Jay, celebrities often feel out of reachbut many of the musicians and others who youve contacted for Oneday Dreams seem to jump at the chance to grant a wish. What has been the greatest moment so far, for you?


Jay: Working in entertainment is a tough business. There are a lot of demands on the artists and celebrities, with time being their most valuable asset. The best moment for me has been when we put the business aside and we all work toward the selfless purpose of making someone's dream come true. It's a reminder that no matter how famous or busy someone may be, we are all human beings, each with our own struggles, and we need to take the time to lift up those around us. In the case of celebrities, they gained their success through the support of fans who have lifted them up too.


You have had a lot of support for Oneday Dreams. What started as an idea has really turned into a movement. At a time when tensions feel heightened and things may seem uncertain, what does that say about the importance of kindness toward one another in our communities?


Mike: Our community has been incredibly supportive of our charity. When we tell people the story of Oneday Dreams and talk about some of the dreams we’ve fulfilled, people are incredibly quick to donate money, offer their products or services, or help us share our story with a wider audience. I think this is because, at the end of the day, we’re all just ‘walking each other home’ (Ram Dass). This message implicates all of us in the life journey of neighbours.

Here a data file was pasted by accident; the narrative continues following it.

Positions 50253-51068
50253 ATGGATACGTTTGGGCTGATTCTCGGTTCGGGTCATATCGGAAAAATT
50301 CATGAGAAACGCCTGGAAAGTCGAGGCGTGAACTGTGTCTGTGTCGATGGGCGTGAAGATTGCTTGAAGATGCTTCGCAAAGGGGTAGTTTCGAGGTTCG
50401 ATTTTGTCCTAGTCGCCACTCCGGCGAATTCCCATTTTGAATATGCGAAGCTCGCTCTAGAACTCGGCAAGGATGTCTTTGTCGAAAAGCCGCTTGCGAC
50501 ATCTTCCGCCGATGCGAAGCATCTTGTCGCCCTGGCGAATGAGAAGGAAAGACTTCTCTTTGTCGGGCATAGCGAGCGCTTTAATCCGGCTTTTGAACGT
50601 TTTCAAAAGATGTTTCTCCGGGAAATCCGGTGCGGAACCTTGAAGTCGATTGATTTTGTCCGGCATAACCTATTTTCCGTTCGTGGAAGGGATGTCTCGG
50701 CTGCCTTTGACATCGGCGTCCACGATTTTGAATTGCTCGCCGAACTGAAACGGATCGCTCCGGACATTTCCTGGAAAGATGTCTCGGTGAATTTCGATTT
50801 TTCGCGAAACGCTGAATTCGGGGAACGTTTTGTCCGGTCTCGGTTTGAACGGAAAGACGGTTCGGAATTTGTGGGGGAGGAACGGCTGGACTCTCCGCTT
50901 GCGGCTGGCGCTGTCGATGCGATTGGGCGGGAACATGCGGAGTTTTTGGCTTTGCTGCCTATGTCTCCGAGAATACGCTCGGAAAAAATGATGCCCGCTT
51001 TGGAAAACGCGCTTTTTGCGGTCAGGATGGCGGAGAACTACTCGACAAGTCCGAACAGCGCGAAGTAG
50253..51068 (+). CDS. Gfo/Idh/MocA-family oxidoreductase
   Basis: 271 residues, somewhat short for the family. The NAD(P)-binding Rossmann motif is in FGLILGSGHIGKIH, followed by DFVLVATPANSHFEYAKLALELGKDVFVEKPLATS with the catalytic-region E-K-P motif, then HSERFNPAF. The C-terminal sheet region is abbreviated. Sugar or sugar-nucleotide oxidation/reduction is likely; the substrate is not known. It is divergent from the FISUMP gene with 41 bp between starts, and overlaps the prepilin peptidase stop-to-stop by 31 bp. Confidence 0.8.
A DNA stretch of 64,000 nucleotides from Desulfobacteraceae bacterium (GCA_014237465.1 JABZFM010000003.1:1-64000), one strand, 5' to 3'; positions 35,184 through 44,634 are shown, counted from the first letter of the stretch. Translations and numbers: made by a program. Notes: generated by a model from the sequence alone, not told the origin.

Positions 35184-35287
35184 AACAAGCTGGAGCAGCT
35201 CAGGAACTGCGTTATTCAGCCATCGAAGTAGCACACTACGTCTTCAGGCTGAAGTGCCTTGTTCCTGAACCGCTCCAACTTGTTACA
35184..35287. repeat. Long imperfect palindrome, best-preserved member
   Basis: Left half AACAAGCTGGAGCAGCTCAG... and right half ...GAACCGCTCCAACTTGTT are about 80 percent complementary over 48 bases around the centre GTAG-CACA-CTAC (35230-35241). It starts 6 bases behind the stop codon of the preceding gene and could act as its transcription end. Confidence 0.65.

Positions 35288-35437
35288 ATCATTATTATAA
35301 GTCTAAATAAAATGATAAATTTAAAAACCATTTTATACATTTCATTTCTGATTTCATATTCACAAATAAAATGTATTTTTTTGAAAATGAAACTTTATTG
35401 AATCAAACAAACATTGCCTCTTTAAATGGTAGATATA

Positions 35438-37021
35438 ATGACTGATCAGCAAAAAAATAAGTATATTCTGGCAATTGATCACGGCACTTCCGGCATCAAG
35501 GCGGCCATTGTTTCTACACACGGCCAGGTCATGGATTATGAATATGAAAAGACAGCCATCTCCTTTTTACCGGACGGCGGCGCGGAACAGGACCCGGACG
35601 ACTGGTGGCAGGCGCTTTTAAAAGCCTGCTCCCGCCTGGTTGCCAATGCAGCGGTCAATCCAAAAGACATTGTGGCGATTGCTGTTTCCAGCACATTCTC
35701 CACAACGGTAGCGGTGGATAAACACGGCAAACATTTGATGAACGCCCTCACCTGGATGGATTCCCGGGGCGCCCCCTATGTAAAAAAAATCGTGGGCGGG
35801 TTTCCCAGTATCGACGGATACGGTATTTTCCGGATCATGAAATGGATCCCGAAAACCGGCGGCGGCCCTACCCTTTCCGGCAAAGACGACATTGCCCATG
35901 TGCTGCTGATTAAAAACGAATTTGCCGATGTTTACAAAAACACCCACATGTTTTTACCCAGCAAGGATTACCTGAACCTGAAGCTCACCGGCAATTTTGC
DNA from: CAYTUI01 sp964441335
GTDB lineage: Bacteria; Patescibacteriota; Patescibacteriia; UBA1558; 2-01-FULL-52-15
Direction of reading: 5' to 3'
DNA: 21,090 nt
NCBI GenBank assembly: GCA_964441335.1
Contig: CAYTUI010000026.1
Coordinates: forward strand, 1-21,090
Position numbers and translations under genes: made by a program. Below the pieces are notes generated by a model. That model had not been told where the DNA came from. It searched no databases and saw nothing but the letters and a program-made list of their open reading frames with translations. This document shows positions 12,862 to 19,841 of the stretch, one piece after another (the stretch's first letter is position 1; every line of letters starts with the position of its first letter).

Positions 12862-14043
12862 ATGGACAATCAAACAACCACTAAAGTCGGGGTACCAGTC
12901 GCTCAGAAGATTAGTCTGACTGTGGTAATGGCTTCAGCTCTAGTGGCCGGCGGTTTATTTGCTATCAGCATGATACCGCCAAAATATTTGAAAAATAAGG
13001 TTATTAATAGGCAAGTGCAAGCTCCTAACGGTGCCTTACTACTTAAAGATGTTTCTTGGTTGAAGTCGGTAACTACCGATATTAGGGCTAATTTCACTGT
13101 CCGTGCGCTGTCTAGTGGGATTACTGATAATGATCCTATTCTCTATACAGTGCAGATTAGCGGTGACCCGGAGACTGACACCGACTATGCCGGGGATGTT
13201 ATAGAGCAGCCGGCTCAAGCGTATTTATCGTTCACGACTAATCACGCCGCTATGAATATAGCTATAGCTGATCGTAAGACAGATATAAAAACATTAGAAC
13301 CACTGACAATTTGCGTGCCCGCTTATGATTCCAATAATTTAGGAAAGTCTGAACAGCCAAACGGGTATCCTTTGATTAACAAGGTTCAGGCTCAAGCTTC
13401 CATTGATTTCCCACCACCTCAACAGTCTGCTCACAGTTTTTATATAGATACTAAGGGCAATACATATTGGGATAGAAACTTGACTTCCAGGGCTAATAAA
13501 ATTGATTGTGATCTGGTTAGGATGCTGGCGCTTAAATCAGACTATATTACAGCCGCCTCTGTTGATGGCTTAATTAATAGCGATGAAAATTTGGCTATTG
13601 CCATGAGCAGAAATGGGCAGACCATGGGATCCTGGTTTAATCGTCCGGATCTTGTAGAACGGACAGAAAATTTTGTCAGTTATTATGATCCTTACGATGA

Jay: We launched Oneday Dreams in the middle of the pandemic. Now that may not seem like the best time for beginning something like this, but it was just that, a new beginning. Folks were looking for positive news, uplifting moments, joy and happiness. Oneday Dreams has been able to provide that for dreamers who are nearing the end of life, and their families. We were fortunate to start with a small, dedicated group of volunteers who ultimately became our Board of Directors. Everyone who volunteers at Oneday Dreams does it out of the kindness of their heart. Communities are built on helping each other grow as people and as professionals. We both come from a fantastic community of friends, neighbours and family, and I know as we expand Oneday Dreams across Canada, we will be welcomed with the same kindness our community has shown.